Achieving what you want financially is difficult without clear and achievable goals. A vague “I want to do well financially” or “I should really get my finances in order” is just like saying “I want to eat healthier” or “I don’t want to be obese”. It is usually much easier, and more fun, to work towards a big goal if you break it down into smaller milestones and also have concrete plans to rely on regarding how you will reach these milestones. Having a goal is great, but you also need to have a plan about how to get there.
Let’s say that you want to cut down on everyday expenses in order to pay down a costly credit card debt or a costly loan with high interest rates (read more about interest free loans). You have a habit of spending $5 each workday on coffee from the coffee shop next door to your office. $5 x 5 days = $25 a week.
Now, instead of just saying “I should spend less on coffee and pay down my credit card debt faster”, you need to make an action plan.
Simply going cold turkey on the coffee is risky, because you would be placing yourself in a position where the smell of the coffee from the coffee shop would be enormously tempting as you walk by on your way to work. You would probably start negotiating with yourself, telling yourself that you really need to buy coffee, just today, because of that important work meeting, or because you slept bad, or because….
A better action plan is to commit to brewing coffee at home each morning and bring it in a thermos mug to work. Instead of telling your brain not to do something, you are now telling your brain to do something. You have an action plan, rather than an abstinence plan. Instead of relying on your capacity to completely refrain from coffee, you are relying on your capacity to brew coffee at home.
It is often easier to stick to an action plan if we frame it as something nice. Instead of thinking “I’m abstaining from coffee shop coffee” think “I’m brewing my favorite brand of great coffee at home, instead of accepting whatever the coffee shop has to offer”.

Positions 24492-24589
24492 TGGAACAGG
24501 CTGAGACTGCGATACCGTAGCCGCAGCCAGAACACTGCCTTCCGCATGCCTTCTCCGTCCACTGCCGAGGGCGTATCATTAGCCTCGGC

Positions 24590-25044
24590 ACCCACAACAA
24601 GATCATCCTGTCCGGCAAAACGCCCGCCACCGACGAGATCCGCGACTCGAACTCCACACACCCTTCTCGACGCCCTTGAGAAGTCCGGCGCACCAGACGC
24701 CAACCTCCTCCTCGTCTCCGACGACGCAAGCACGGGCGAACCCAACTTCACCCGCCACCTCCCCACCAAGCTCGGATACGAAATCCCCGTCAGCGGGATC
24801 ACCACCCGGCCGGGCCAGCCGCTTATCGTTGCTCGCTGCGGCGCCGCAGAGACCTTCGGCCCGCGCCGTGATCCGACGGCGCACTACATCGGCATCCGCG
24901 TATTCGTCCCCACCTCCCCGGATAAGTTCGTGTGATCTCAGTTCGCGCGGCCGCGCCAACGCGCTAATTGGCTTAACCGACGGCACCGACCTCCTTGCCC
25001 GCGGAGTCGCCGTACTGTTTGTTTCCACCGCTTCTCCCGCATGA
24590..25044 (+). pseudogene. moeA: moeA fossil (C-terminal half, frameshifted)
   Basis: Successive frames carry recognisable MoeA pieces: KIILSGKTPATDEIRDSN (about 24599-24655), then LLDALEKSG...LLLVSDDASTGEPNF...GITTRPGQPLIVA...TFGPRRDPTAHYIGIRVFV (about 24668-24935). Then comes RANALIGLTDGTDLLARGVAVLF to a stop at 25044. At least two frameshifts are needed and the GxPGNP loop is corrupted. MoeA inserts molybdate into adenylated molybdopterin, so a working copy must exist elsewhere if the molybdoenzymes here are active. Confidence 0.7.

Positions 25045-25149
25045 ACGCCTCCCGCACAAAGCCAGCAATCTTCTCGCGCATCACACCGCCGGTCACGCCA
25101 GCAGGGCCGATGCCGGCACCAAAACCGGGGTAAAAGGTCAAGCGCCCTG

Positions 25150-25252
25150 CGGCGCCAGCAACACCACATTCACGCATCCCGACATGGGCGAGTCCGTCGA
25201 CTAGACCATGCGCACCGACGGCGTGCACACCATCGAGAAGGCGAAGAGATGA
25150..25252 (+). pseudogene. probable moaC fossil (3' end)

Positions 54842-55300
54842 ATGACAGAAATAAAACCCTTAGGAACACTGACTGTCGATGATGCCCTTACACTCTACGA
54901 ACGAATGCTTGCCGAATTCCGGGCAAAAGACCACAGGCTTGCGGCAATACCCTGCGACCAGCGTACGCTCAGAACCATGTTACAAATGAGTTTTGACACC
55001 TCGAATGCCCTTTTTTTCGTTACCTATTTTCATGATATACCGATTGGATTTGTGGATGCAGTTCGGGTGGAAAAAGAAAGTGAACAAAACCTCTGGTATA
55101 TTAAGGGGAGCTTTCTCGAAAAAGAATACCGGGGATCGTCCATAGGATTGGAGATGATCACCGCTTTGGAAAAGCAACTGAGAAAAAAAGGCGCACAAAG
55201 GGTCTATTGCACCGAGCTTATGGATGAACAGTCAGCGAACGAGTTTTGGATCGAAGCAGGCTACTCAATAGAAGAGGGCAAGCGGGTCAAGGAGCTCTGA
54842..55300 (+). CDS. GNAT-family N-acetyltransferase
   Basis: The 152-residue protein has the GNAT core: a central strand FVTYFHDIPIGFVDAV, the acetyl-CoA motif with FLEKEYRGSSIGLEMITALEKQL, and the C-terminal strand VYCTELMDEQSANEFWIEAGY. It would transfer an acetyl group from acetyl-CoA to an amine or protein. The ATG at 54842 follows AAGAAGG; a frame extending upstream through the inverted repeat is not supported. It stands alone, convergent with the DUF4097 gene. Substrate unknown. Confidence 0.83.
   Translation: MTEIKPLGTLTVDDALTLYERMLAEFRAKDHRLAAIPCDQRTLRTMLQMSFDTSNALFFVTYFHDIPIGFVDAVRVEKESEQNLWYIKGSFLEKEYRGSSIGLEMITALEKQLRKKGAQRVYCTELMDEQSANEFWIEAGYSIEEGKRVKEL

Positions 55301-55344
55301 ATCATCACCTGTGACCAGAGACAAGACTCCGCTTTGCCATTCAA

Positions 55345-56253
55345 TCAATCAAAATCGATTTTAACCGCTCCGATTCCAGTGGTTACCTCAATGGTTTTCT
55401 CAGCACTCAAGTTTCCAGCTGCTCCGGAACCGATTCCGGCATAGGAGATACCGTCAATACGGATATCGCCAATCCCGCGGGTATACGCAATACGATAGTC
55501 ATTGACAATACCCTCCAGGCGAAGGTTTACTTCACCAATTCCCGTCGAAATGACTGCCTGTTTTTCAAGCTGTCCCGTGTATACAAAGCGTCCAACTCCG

When we create an action plan, it can be tempting to be very strict. “I will drink no morning coffee!” or “I will buy the cheapest possible brand of coffee and brew at home” or “I will only drink coffee from the cheap but horrible coffee machine at work”. When we first start out with a change, it is often better to be generous with our self, to increase the chance of us actually following the action plan. (There are exceptions of course, in some situations strict is really the way to go.) So, in the coffee situation, instead of trying to save all the $25 a week buy not drinking morning coffee, instead be okay with only saving a portion of it.
Let’s for instance assume that you go ahead and buy 2 lbs of a really nice organic high-quality dark roast Colombian coffee that you really like. It costs $15 per bag which is much more than you would pay for 2 lbs of a low-end coffee. Now, how much coffee grounds you use when you make your coffee in the morning will of course depend on your personal habits, but a good rule of thumb is that 1 lbs of ground coffee will yield 32 eight-oz kitchen cups of coffee. If you get 64 cups of morning coffee out of your $15 bag of coffee, that brings us to to a cost of $0.24 per cup. Even if we factor in the cost of water, electricity and the purchase of a basic thermos mug, we will still land on roughly 25 cents per cup – a big difference from purchasing a $5 coffee. You will be saving $4.75 per day.
As you can see, you don’t have to abstain from coffee or settle for low-end coffee to save money. You just have to put in the effort to make the coffee yourself. You get to enjoy high-quality coffee in the morning while simultaneously paying down your credit card debt.
When you set goals, map out milestones and formulate action plans, try to find situations like these, where your actions quickly can become a nice daily habit. If your financial road map simply consists of high-flying goals and strict bans, you will most likely start looking for reasons to veer off the path.